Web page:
Customer Reviews

Most helpful customer reviews

34 of 35 people found the following review helpful.
5Absolutely a Fascinating Read - a review of "Self-theories"
By Pam Tee
This is a fascinating book. And while I'm just a mom with no particular background in psychological research, I found I had no difficulty either understanding the procedures of the research, or finding `everyday' applications for the profound information that Carol Dweck and associates provide.

In fact I wish I had read this book earlier because it has a great deal to teach about how children devise concepts of themselves (self image) and how we might avoid the pitfalls of rearing a child who `gives up' too easily.

Five Stars. Very interesting. The other reviewers are right. This is a fast paced, good read that explains Carol Dweck's research into personality, motivation and development. As a mom of a 3 and 5 year old, I wish that I had come across this book earlier.

As Amazon's `Search inside this book' feature only lists page one of the Table of Contents, I've typed out the second page for your info.

Chapter 14 -- How Does It All Begin? Young Children's Theories About Goodness and Badness

Chapter 15 -- Kinds Of Praise And Criticism: The Origins Of Vulnerability

Chapter 16 -- Praising Intelligence: More Praise That Backfires

Chapter 17 -- Misconceptions About Self-Esteem and About How To Foster It

Chapter 18 -- Personality, Motivation, Development, and The Self: Theoretical Reflections

Chapter 19 -- Final Thoughts On Controversial Issues

Appendix: Measures Of Implicit Theories, Confidence, and Goals

20 of 20 people found the following review helpful.
5Carol Dweck's 3 Key Distinctions
By Michael Fletcher
Carol Dweck's work Self-Theories. She has written another book, written for a more general, less academic readership called Mindsets, in which she applies the entity/incremental construct to a broad range of domains: business, interpersonal relationships, etc. I've read both. In Self-Theories Dweck's target are academic or educational contexts in which she argues that the difference in academic performance can plausibly be explained by distinguishing between two conceptions of ability, the entity theory and the incremental theory. According to the incremental spin, the abilities you possess are of a certain quantity which is FIXED (for all time) and therefore unalterable; which is to say your abilities cannot really be altered or changed; they are not really responsive to EFFORT. On the incremental view, abilities you possess are not FIXED and ARE RESPONSIVE TO EFFORT over time. One huge payoff, which Dweck points out frequently, is that in voluntarily adopting an incremental view of ability, you put yourself in a position to be FAR less vulnerable to self-blame, helplessness patterns, and self-despair in the event of failure, which can futher undermine your ability to execute your abilities. People of a more perfectionistic turn of mind have MUCH to gain by adopting a incremental spin on ability for the reasons just mentioned. "An ability is only as good as its execution"--Bandura.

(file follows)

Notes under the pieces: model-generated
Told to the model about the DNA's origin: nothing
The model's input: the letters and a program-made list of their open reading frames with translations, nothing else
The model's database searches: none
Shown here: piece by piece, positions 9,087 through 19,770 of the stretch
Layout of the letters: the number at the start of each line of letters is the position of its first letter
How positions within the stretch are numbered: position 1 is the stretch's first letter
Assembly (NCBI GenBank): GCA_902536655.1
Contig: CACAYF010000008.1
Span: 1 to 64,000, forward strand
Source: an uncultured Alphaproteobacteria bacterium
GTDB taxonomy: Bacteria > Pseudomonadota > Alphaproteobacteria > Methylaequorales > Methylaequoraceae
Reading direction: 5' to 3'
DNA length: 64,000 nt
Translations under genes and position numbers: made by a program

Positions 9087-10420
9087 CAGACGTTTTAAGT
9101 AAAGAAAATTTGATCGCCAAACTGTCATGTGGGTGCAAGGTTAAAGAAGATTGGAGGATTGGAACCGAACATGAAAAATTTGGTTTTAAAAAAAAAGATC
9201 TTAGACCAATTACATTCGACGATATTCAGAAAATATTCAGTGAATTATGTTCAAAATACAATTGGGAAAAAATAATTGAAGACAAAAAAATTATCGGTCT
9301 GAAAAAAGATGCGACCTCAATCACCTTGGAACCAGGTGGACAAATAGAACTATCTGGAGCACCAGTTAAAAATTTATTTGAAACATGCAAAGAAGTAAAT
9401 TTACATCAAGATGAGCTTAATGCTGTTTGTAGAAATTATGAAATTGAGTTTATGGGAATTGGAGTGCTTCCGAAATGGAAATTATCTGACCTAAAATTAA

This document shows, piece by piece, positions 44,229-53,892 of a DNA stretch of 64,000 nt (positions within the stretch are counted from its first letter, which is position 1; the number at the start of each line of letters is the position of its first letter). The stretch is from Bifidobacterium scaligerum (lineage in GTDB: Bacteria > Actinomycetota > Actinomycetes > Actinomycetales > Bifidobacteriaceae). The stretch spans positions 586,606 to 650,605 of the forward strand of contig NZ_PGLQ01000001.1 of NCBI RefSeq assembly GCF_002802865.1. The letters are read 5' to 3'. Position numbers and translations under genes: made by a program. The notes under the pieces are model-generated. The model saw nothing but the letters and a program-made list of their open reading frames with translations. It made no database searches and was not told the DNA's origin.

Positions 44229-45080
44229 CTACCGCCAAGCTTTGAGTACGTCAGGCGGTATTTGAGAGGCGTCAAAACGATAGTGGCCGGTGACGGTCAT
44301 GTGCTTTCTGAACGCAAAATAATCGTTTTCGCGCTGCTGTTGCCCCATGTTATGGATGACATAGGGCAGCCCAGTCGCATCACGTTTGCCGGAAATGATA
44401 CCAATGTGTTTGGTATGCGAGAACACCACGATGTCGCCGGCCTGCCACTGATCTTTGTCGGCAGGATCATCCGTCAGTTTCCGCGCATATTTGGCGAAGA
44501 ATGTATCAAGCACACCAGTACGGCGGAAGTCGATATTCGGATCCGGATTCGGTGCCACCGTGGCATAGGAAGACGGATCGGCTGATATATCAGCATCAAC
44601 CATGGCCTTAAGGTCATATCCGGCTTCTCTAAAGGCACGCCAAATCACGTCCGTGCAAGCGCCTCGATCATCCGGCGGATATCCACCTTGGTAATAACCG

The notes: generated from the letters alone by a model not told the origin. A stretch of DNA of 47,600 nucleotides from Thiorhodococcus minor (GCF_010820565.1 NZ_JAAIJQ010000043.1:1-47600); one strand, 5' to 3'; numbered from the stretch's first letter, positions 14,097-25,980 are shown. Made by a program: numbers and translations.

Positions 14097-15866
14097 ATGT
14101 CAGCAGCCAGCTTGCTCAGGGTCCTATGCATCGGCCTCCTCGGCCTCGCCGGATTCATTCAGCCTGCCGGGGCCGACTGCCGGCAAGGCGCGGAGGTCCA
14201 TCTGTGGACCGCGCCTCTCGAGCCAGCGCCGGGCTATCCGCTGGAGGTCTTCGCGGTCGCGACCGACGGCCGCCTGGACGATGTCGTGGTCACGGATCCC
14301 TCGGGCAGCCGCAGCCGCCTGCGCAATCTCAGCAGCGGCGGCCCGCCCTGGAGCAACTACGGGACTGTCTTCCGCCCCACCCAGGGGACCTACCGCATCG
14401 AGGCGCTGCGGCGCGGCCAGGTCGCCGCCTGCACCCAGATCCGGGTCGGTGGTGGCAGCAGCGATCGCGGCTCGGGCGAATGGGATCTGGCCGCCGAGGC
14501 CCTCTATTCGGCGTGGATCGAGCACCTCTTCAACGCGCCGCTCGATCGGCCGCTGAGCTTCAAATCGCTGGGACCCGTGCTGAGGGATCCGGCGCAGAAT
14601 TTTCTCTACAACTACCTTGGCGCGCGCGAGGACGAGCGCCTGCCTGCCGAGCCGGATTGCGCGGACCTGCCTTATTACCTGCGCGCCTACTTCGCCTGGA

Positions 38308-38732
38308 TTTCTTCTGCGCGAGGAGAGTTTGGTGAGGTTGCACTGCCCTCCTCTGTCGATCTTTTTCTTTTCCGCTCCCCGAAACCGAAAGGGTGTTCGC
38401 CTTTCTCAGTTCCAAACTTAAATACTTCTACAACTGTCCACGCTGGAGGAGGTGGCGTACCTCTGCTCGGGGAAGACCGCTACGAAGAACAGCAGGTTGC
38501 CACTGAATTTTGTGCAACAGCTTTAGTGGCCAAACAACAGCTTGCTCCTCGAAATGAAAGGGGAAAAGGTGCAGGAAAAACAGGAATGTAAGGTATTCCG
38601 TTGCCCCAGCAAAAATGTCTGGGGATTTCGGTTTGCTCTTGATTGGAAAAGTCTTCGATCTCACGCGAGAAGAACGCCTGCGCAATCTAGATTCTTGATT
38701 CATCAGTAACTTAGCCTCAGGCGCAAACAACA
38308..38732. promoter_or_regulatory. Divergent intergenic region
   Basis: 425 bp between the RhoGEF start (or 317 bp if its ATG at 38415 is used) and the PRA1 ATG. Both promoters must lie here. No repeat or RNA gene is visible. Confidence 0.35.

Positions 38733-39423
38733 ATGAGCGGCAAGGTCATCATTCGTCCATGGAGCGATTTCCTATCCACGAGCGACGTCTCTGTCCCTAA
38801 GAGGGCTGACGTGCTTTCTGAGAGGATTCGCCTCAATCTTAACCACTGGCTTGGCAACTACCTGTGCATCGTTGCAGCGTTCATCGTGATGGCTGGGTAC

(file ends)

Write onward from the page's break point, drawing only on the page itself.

Dwecke's an exceptionally lucid writer, and even her more academic work, "Self-Theories" is not written in academese but in language so clear and informal, you almost begin to wonder whether this is a professor in psychology at Columbia University. She's that good, at least I think so. (Bandura's prose is also clear, and conceptually rigorous, but his prose bears an elegant conciseness or compactness of insight, which would not incline me to describe as informal. But I digress. Long story short, the answer to your question is, I think, 'yes', Dweck's work is closely related to Bandura's.

I'm not sure if Dweck's work should be seen as "derived" from Bandura's, however. Dweck draws three key distinctions:

a) between learning goals and performance goals,
b) between helplessness pattern and task-orientedness
c) between incremental and entity theory of ability